(Part II) This is the story of Elijah and Elisha. The great prophet Elijah is about to pass from this life to the next. But before Elijah leaves he realizes his work is not done. Elisha, the younger man, refuses to leave him, and badgers him to give him a blessing. Finally, the old man asks, Tell me what I may do for you, before I am taken from you. Imagine that! Here is a man who chooses not to live in the past, who chooses not to rest on his laurels, but who asks the younger generation, “How can I support you?” “How can I help you?”
Elijah is not comfortable with what he hears. Elisha says, “Please give me a double share of your spirit.” In other words, “Help me to be twice as good, twice as successful, twice as faithful as you are.” And Elijah replies, “You have asked a hard thing.” But he doesn’t refuse. And he says, “Whatever God wants, may it be so.” Elijah gives his blessing.
The spirit of Elijah both in this story and in the Transfiguration story is never a spirit that gives glory to itself. Always, the spirit of Elijah gives glory to God by asking to its dying breath, “How can I serve?”
There was a time in this congregation’s history where neither the spirit of Elijah nor the spirit of Elisha was strong. The older generation showed little interest in the ideas and vision and gifts and leadership of the young. They lived on the mountaintop, clinging to the past. As they continued to live in the past the world passed them by. The church became less of a church and more of a museum.
But the younger generation failed, as well. Rather than demanding their rightful inheritance they gave up. When they most needed the persistence and patience and toughness and faith and courage of Elisha, they chose instead the easy path of walking away.
Things have changed a lot over the year! We are a congregation blessed with many Elishas: young, gifted, faithful, persistent, courageous, creative, energetic people who do not call attention to themselves but consistently ask, “What is God’s will?” and, “How can I serve?”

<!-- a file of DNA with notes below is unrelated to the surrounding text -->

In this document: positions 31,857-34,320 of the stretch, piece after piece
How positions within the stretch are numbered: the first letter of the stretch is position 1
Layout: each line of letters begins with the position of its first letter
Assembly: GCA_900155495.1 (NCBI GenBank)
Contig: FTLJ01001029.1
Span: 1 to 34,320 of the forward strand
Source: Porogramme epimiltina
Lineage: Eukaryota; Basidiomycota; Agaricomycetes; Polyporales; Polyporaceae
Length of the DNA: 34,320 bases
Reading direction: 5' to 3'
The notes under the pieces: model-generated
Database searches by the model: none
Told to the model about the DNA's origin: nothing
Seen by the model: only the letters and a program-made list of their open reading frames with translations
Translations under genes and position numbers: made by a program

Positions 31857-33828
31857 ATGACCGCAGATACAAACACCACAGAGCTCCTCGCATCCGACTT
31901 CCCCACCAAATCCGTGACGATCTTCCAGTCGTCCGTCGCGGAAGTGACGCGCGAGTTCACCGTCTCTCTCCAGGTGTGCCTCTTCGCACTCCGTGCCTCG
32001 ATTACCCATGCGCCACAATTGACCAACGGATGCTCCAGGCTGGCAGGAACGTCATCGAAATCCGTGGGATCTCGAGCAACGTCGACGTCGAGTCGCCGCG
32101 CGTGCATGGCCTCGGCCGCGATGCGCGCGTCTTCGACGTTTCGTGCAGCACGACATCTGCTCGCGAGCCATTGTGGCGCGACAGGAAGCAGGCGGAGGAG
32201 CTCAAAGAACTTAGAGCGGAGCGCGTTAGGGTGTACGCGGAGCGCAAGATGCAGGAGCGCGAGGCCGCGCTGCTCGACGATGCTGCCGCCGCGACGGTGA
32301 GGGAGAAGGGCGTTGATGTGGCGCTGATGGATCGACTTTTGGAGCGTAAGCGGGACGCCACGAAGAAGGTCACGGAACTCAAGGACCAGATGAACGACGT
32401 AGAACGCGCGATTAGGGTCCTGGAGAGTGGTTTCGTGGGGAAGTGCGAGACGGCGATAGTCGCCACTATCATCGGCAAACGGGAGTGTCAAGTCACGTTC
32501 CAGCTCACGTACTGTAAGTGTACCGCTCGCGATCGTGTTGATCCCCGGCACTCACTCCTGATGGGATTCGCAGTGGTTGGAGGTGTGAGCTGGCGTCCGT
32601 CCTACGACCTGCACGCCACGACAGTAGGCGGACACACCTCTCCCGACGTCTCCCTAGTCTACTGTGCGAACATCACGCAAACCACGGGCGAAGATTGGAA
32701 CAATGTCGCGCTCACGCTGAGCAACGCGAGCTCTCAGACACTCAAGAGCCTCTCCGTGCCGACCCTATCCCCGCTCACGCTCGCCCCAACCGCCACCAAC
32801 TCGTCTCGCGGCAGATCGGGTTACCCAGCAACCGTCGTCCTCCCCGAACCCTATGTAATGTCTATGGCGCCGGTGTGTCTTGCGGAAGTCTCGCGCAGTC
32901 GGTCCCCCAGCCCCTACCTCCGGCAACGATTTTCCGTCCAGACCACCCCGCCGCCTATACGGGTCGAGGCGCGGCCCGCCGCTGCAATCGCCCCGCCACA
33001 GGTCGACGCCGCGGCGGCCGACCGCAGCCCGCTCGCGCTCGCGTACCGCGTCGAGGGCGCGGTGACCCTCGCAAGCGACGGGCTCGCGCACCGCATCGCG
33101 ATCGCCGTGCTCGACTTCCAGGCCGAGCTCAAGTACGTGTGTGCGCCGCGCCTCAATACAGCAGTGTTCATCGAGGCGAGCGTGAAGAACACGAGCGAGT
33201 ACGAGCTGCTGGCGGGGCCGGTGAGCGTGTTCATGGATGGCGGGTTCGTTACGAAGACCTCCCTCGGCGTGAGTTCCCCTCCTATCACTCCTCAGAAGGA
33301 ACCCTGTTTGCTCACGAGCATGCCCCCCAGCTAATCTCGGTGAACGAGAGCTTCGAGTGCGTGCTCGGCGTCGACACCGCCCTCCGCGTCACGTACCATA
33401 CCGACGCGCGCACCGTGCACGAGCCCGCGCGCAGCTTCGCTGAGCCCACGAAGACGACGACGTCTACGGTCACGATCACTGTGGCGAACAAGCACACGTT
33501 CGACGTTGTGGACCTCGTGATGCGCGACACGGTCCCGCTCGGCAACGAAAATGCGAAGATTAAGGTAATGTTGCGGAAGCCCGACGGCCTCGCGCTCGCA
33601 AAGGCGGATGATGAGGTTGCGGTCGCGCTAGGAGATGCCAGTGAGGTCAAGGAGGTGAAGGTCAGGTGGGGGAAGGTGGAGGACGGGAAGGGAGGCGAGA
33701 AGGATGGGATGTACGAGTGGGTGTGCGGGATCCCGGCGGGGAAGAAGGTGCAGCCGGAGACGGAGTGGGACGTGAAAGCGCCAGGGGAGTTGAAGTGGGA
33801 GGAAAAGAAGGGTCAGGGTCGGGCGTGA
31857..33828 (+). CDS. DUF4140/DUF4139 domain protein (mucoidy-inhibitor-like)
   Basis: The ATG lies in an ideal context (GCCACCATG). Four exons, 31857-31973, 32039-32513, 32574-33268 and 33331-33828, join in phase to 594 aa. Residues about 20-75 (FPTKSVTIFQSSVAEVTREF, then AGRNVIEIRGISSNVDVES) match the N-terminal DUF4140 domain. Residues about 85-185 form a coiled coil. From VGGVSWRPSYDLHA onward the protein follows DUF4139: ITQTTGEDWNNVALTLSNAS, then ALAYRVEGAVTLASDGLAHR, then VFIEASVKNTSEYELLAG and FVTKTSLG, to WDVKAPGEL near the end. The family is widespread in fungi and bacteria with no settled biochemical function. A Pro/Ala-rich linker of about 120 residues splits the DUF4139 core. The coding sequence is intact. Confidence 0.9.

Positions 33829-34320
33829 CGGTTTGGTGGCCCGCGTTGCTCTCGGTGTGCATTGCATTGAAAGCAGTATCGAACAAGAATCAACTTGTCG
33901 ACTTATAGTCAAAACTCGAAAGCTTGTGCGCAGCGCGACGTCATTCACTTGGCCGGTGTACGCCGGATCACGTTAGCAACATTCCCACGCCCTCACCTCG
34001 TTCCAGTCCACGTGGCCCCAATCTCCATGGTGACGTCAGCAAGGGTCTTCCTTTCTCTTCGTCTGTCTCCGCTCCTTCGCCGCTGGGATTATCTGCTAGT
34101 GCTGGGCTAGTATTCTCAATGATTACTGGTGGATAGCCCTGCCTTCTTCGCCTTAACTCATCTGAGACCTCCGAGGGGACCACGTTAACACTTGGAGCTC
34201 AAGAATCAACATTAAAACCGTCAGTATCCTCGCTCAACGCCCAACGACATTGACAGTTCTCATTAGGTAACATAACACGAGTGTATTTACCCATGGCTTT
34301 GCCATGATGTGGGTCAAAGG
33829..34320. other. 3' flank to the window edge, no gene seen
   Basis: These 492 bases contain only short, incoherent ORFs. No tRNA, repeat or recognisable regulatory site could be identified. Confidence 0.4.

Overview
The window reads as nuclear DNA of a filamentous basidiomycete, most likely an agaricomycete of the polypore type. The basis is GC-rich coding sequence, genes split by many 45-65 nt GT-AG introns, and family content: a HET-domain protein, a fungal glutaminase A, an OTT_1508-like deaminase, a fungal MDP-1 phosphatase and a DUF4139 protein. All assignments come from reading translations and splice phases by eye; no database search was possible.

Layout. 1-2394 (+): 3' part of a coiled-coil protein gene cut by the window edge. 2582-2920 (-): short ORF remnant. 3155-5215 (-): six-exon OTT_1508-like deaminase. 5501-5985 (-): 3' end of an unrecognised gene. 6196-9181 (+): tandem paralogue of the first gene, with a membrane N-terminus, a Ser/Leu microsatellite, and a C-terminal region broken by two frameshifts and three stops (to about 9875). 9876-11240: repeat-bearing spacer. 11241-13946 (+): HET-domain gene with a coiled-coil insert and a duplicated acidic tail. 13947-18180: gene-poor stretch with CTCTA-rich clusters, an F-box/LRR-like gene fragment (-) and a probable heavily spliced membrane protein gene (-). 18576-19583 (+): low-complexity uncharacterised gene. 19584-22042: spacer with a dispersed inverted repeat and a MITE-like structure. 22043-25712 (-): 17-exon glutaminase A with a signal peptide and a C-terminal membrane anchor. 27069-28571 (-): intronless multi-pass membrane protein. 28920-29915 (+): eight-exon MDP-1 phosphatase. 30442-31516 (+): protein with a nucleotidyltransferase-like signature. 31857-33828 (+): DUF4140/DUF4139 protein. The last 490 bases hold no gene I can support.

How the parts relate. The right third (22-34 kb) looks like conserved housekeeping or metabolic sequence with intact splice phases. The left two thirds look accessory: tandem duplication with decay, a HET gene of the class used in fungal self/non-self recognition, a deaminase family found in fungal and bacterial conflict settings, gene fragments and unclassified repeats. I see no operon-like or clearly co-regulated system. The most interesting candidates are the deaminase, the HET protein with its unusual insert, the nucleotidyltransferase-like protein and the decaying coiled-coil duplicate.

There are even a few Elijahs who have emerged. These men and women of God are eager for the vision and leadership of a new generation. You won’t hear them saying, Change anything you want after I die. They use the language of Elijah, which is, “Tell me what I may do for you, before I am taken from you.” It’s a servant heart, in the spirit of Christ himself.
I have been to the mountain-top. I’ve have seen the future and what’s possible. My home congregation is the best example I know.
The view from the mountain-top is spectacular. As Peter said, “It is good to be here.” But staying too long on the mountain-top is deadly. As the voice from the cloud said, “This is my Son, the Beloved. Listen to him!” The question, always, is to what extent we listen to the Son. Will you stay on the mountain-top, living in the past, frantically building shelters, as Peter was tempted to do? Or, having seen a vision from the mountaintop, are you setting aside the past, following your Lord off the mountain into the real world? Maybe you’re Elijah, in a position to bless the new generation with your love, encouragement, and a willingness to practice one of the highest forms of love: giving away power. Or, are you Elisha, those who have received the precious gift of faith, to build God’s kingdom in the here and now–do you have the patience and persistence to persevere in the good work you’ve been given to build God’s kingdom for the future?
Most importantly, do you hear the voice that has called you beloved, and invites you to follow off the mountain-top God’s beloved Son?